One of the strengths of the SENSE gadget is its combination with F-Secure’s Secure Cloud, a vast repository of known viruses and threats that helps the device decide about suspicious activity it detects.

According to Mika Majapuro, Director of Product Management at F-Secure, Secure Cloud “uses advanced technologies such as behavioral analysis and machine learning to detect, categorize, and block new threats.” Secure Cloud is constantly being updated with new threat and product information, always keeping SENSE gadgets up to date with the latest threat information.

“We believe that F-Secure SENSE is the only security and privacy product you will need,” says Majapuro. “It does protect your traditional PCs, phones, and tablets, but it also addresses the needs of IoT devices. So in that way consumers don’t need other security products.”

F-Secure has empowered SENSE with 512MB RAM, 1GB of flash storage and a 1GHz dual-core processor, enough horsepower to be equipped with more enhanced security software in the future.

F-Secure has over 25 years of history in security software and services. Its new SENSE product will ship in mid-2016 with a$199 price tag, which includes a one year subscription to the cloud service.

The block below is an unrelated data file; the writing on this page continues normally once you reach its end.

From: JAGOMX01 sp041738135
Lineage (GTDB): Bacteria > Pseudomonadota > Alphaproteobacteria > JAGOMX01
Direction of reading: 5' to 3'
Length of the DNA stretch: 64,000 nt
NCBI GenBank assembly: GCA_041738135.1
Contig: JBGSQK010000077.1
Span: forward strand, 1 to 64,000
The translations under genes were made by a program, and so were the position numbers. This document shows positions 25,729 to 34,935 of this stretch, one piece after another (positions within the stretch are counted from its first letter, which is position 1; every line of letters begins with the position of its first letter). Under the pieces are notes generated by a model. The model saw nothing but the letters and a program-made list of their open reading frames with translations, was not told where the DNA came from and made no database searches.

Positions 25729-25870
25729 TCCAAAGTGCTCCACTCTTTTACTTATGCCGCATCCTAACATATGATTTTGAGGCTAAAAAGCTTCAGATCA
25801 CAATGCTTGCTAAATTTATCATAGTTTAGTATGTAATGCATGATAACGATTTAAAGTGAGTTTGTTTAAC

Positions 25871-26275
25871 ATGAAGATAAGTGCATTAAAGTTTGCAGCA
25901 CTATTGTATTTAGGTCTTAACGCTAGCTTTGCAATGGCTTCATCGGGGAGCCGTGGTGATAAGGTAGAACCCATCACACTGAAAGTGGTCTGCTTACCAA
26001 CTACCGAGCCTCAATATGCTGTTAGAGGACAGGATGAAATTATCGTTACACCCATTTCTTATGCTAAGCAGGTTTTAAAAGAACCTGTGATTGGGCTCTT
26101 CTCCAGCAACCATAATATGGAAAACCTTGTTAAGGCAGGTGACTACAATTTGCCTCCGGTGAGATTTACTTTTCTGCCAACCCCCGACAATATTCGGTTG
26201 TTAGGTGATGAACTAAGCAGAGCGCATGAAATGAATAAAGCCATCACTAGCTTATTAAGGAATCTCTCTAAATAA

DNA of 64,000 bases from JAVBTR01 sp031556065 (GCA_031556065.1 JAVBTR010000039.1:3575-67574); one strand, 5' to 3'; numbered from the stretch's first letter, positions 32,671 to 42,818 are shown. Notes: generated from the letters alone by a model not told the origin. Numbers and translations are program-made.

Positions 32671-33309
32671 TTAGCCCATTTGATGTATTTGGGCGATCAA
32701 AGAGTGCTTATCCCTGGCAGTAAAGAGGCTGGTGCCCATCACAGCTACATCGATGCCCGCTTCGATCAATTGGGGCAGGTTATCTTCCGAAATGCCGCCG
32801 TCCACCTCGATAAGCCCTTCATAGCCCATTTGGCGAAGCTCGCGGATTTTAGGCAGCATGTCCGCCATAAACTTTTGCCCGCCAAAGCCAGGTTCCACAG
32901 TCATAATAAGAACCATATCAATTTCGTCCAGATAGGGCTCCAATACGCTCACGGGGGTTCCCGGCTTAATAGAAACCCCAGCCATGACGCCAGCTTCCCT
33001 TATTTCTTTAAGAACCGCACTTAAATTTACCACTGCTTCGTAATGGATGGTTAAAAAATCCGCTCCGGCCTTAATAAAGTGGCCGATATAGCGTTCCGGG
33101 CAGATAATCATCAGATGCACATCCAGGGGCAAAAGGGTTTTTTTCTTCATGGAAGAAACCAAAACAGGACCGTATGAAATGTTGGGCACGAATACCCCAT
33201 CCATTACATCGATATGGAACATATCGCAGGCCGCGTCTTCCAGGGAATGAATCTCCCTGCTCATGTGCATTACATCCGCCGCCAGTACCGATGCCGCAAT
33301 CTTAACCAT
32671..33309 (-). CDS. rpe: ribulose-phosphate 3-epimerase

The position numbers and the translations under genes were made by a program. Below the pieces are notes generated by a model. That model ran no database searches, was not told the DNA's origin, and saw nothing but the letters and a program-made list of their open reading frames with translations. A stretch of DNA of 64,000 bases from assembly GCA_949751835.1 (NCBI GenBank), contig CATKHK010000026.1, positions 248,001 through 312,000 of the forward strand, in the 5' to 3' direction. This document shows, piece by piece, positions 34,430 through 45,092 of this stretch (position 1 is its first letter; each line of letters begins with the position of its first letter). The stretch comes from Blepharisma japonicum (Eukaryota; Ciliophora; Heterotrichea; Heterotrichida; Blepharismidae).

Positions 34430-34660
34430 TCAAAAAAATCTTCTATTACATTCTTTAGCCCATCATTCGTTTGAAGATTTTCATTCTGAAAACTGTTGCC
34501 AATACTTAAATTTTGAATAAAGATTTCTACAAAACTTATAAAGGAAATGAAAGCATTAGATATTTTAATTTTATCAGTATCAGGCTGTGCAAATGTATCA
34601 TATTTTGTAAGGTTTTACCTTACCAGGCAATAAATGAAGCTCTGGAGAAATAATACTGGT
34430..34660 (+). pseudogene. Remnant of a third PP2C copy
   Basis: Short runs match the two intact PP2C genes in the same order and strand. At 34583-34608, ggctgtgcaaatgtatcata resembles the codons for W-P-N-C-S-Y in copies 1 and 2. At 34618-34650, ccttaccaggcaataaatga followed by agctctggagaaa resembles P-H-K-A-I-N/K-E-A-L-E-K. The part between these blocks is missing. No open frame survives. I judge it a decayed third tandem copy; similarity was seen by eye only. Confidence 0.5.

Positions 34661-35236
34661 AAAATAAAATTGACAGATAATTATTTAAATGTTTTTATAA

Luma smart Wi-Fi router

Tech startup Luma recently unveiled its new product, a namesake Wi-Fi home router that focuses on speed, safety and security. The device contains numerous interesting features, including mesh networking technology to improve speed and coverage across your home by adding additional Luma devices without making extra configurations.

When it comes to security, the creators of Luma maintain that their hot new gadget will bring enterprise-level security to your home, which has become vulnerable to cyber-attacks with the advent of IoT technology.

Luma uses virus and intrusion detection to monitor incoming and outgoing internet traffic for suspicious activity and malware-like behavior, and quarantine infected devices.

In a letter, Dr. Paul Judge, cyber-security veteran and co-founder the company, wrote, “When an IoT device or computer is infected, it has to talk to the malware server or command-and-control system.” Luma’s role, Judge explained, is to “detect this activity and is able to identify infected IoT devices.”

Luma’s other role is to “actively examine every device on your network for default passwords, misconfigurations or other problems that would lead to a security issue,” Judge said. Default passwords have become a favorite entry point for hackers, and this is a recurring threat with IoT devices, since consumers tend to set them up with default settings and forget about them once they go online.